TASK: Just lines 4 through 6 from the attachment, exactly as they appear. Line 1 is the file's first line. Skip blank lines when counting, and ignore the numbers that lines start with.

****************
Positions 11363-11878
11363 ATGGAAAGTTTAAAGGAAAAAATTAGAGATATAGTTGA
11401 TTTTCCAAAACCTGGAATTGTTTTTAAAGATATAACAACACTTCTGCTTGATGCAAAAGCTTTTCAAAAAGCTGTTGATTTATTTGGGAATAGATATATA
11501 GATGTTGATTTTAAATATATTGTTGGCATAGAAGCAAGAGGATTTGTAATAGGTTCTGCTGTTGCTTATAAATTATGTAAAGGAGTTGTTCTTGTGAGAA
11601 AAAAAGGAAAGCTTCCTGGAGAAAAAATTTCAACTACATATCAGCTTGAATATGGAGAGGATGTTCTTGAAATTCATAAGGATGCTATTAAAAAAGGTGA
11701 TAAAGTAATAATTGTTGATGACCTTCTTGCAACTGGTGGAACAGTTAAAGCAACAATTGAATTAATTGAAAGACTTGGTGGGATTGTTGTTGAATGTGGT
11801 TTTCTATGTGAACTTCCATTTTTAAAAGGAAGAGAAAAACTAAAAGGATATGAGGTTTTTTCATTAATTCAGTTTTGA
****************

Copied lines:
11501 GATGTTGATTTTAAATATATTGTTGGCATAGAAGCAAGAGGATTTGTAATAGGTTCTGCTGTTGCTTATAAATTATGTAAAGGAGTTGTTCTTGTGAGAA
11601 AAAAAGGAAAGCTTCCTGGAGAAAAAATTTCAACTACATATCAGCTTGAATATGGAGAGGATGTTCTTGAAATTCATAAGGATGCTATTAAAAAAGGTGA
11701 TAAAGTAATAATTGTTGATGACCTTCTTGCAACTGGTGGAACAGTTAAAGCAACAATTGAATTAATTGAAAGACTTGGTGGGATTGTTGTTGAATGTGGT